Cuba rebukes Obama over summit talk of democracy

The Cuban government criticized U.S. President Barack Obama on Wednesday for calling for democratic change in Cuba during last weekend's Summit of the Americas, where Havana's exclusion was a major issue.

In a strongly worded statement published in Communist Party newspaper Granma, President Raul Castro's government described demands by other regional leaders from across the political spectrum that Cuba be included next time as a "rebellion" against Washington.

"President Obama should realize that the Cartagena summit was not propitious for advising democracy in Cuba," the communique said. "We Cubans will take care of Cuba."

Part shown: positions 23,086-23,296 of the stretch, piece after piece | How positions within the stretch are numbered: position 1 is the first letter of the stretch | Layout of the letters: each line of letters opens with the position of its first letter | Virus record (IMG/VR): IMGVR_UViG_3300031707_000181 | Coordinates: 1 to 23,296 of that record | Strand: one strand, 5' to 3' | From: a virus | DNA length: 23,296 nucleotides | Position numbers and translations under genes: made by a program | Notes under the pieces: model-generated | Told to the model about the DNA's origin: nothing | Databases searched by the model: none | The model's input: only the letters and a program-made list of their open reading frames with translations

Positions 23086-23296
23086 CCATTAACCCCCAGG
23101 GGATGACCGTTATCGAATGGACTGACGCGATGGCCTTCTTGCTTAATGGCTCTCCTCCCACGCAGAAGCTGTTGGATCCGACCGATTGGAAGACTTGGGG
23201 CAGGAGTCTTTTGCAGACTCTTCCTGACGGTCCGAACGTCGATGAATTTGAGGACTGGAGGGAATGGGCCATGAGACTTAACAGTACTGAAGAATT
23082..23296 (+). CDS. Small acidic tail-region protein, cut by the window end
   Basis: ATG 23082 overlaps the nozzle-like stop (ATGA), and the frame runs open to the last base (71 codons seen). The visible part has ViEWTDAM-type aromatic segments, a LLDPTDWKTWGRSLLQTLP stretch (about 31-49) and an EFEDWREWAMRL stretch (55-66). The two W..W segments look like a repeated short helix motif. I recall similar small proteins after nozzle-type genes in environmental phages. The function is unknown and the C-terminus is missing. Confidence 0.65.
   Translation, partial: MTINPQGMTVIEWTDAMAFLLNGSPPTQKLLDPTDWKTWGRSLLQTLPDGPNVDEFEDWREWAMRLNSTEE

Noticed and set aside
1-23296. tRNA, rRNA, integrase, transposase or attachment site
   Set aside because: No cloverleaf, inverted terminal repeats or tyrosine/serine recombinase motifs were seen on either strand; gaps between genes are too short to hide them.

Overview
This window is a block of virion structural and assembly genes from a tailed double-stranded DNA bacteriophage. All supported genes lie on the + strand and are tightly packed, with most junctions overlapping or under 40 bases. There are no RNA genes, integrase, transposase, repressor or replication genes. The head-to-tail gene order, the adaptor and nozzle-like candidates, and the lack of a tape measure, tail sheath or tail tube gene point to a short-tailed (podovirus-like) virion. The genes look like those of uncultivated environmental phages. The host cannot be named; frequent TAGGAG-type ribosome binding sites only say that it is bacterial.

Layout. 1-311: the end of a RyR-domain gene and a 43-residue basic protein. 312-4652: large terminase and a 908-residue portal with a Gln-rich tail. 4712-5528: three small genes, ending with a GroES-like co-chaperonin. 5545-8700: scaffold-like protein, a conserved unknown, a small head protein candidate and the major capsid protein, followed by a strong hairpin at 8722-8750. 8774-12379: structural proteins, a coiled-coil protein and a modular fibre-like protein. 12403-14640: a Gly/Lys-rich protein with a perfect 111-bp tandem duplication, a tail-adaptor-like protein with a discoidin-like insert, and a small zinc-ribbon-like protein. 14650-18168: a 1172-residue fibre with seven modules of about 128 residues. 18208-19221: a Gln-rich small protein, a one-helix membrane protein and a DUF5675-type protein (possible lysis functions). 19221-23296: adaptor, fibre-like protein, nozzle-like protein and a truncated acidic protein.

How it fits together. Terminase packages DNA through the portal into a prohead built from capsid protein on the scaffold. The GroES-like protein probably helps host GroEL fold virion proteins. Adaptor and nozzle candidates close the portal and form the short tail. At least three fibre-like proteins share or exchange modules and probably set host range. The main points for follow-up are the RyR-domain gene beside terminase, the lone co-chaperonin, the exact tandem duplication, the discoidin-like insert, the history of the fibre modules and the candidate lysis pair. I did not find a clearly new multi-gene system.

The United States and Canada were alone in opposing Cuban participation in the Summit of the Americas. They rejected other nations' proposal that Havana be invited next time, and the gathering in Colombia concluded without a final joint declaration.

Washington argues that Cuba must enact democratic reforms before it is allowed to attend the regional meetings. In Cartagena on Sunday, Obama suggested that could happen in the future.

"There may be an opportunity in the coming years as Cuba begins to look at where it needs to go in order to give its people the kind of prosperity and opportunity that it needs, that it starts loosening up some constraints within that country, and that's something that we will welcome," he said.

The statement in Granma said the summit made it clear that Washington "has not changed its policy toward Latin America and the Caribbean," and called on other nations to maintain unity in the face of "attempts to divide and derail us."